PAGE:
May 18, 2016

How Weighing Myself Daily Taught Me About Self-Acceptance

When I was ten years old, my grandfather began abusing me. Not long after the abuse began, food became my go to strategy for comfort. I remember even playing "sick" so I could stay home to avoid going to school where I felt so out of place. I would sit it in front of the TV and eat -- completely dissociating (of course, I didn't know that word then, but that's what I was doing).

As so many survivors of abuse do, I turned to food as a way to distract myself. Had beliefs that, "If I am just fat enough, he will stop touching me" or "This extra layer of me is what's being hurt, not the real me on the inside".

In my adult years, I felt like each day was a constant battle with food. Feeling guilty and wrong for eating one thing (ice cream), feeling like a winner if I ate another (salad). 

It didn't help that I ended up in an abusive marriage with a man hellbent on making me his "trophy" and so I had to look the part, and if I didn't was quickly called every body-shaming word in the book. This caused me to hugely rebel (never have liked being told what to do) and I gained 60 pounds.

When he and I divorced, the weight melted away and yet, I still struggled everyday -- absolutely uncomfortable in my own skin, worried about my weight, constantly monitoring what I was eating.

I'd make some progress and then throw it all away by eating everything in sight, often as a result of someone noticing or complimenting me on my slimmed down body. It was so jarring and triggering that I pretty much made a beeline for the ice cream aisle.

Despite any reassurance from my lovers that I was beautiful, I couldn't absorb it. I refused to believe it. In fact, all during this time of my life, the scale was my only real judge. If I hopped on and the number was down, I felt great. If I hopped on and the number was up, I felt like shit. And I got on that scale every day to determine how I should feel, to be validated (or invalidated).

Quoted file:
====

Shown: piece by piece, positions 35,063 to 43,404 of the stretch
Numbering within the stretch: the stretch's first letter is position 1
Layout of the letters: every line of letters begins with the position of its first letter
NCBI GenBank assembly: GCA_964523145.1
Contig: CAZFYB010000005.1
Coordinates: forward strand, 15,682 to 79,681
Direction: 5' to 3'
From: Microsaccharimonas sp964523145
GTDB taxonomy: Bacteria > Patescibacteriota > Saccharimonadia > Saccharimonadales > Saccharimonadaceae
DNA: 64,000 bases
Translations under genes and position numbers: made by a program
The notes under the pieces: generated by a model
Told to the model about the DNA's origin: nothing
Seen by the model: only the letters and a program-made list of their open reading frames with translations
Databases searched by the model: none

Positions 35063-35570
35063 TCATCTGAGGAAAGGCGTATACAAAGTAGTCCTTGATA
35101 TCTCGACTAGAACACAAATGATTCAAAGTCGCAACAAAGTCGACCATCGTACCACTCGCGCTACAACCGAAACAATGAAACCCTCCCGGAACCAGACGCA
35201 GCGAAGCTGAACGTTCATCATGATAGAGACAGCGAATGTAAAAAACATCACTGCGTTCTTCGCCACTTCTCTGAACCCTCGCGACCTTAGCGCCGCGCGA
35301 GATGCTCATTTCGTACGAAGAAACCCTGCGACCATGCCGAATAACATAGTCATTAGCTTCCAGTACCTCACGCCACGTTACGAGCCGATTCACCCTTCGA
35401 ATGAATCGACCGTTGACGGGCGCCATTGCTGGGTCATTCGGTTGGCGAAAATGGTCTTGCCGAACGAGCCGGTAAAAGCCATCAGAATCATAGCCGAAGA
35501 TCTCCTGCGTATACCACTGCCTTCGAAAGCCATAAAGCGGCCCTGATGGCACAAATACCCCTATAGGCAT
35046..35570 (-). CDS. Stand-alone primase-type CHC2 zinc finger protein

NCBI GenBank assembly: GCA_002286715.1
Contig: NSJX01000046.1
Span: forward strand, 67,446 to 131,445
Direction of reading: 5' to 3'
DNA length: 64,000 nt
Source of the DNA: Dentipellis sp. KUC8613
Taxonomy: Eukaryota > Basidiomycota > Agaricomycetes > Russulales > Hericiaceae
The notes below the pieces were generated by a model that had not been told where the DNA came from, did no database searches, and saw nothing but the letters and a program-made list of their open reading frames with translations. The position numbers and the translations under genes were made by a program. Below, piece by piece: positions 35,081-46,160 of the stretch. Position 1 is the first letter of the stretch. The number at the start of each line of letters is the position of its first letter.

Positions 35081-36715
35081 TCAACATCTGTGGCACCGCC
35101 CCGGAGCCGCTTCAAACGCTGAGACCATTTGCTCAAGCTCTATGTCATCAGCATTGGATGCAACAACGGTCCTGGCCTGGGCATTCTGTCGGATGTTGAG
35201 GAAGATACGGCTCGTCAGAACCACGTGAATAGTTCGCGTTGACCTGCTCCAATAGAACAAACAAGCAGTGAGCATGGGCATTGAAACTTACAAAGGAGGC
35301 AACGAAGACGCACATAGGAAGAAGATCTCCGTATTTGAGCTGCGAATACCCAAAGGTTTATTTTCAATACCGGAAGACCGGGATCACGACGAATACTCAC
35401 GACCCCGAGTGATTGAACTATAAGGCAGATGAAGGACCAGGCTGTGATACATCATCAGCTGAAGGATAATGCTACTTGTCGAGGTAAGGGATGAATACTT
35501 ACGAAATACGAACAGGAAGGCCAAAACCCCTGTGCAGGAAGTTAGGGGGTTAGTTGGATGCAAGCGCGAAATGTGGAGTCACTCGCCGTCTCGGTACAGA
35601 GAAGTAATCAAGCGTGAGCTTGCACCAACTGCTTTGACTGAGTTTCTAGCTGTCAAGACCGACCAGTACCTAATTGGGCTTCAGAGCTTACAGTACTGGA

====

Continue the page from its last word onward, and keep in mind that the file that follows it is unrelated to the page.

Then one day it hit me, "I am hitting the reset button on my self-acceptance meter every damn time I step on that scale!"


I realized that I had fallen into a terrible trap of looking to external information for validation and acceptance (I did it with a scale, maybe you do it with people, money, career).

The question that came up for me then was, "How do I love and accept myself completely in each moment, regardless of the external things that will always change anyway?"

See, I didn't want to be on a rollercoaster of acceptance and un-acceptance! This is so painful and exhausting, because the weight is ever changing, the wrinkles and gray hairs staking their claim, the money comes and goes (and so do people). If loving ourselves is tied to such transitory things -- well, the outcome is a total and complete lack of self-love.

So, I had to learn how to have standards for myself (eating healthy, exercising, movement, taking care of myself) without tying it to my value or worth or self-acceptance.

This has been a long road to be sure, but one of the very first steps I took was to create an acceptance mantra (this is one my favorite things to teach clients these days). 

Here's an example:

"I am beautiful and deserve to be cherished." 

Notice how I don't say, "... if I am ______, or if I do _________, or if I achieve ____________."

As a result, I've come to see that self-acceptance is a declaration of value that stands, is unmovable, is absolutely independent of anything external.

So, if I eat ice cream everyday, I am beautiful and deserve to be cherished. If I eat ice cream once a week, I am beautiful and deserve to be cherished. Now, one might think, "Oh no Rachel! You must be eating ice cream all of the time now then!"

But actually, when I stopped tying what I eat to my value, food became about nourishment, community, and pleasure, and so I was able to give food it's proper place in my life!

What would be the benefit today for you of separating your value from meeting certain standards?






5 comments:

  1. Great post!! My abuse started at 4 and I went through a chubby stage that lots of kids go to around 8-10. Most of my teenage and adult life I was thin and extremely promiscuous. When I got married I put on weight, I have very good eating habits always have, but I think a part of me believes if I loose weight will go back to my old ways. Any Suggestions...

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  2. Hi Anonymous, thank you so much for sharing a bit of your story. My favorite person who offers support around these sorts of things is Toni Genovese, strongatthecore.com -- please reach out to her -- she's amazing!

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  3. This post struck home and I have read it more than once. My abuse by more than one perpetrator began around 5. I did not share my secret until about 4 years ago, after nearly 50 years of marriage. Needless to say, it caused a lot of grief in all aspects of my life and I continue to struggle with memories of it all. Thank you for what you do. HUGS! ~Kerry

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  4. Hi Kerry -- thanks so much for your comment and I totally get it! I'm so glad what I shared was helpful to you and happy to be here however I can as you continue your healing journey. Maybe check out my monthly support group! www.rachelgrantcoaching.com/asca

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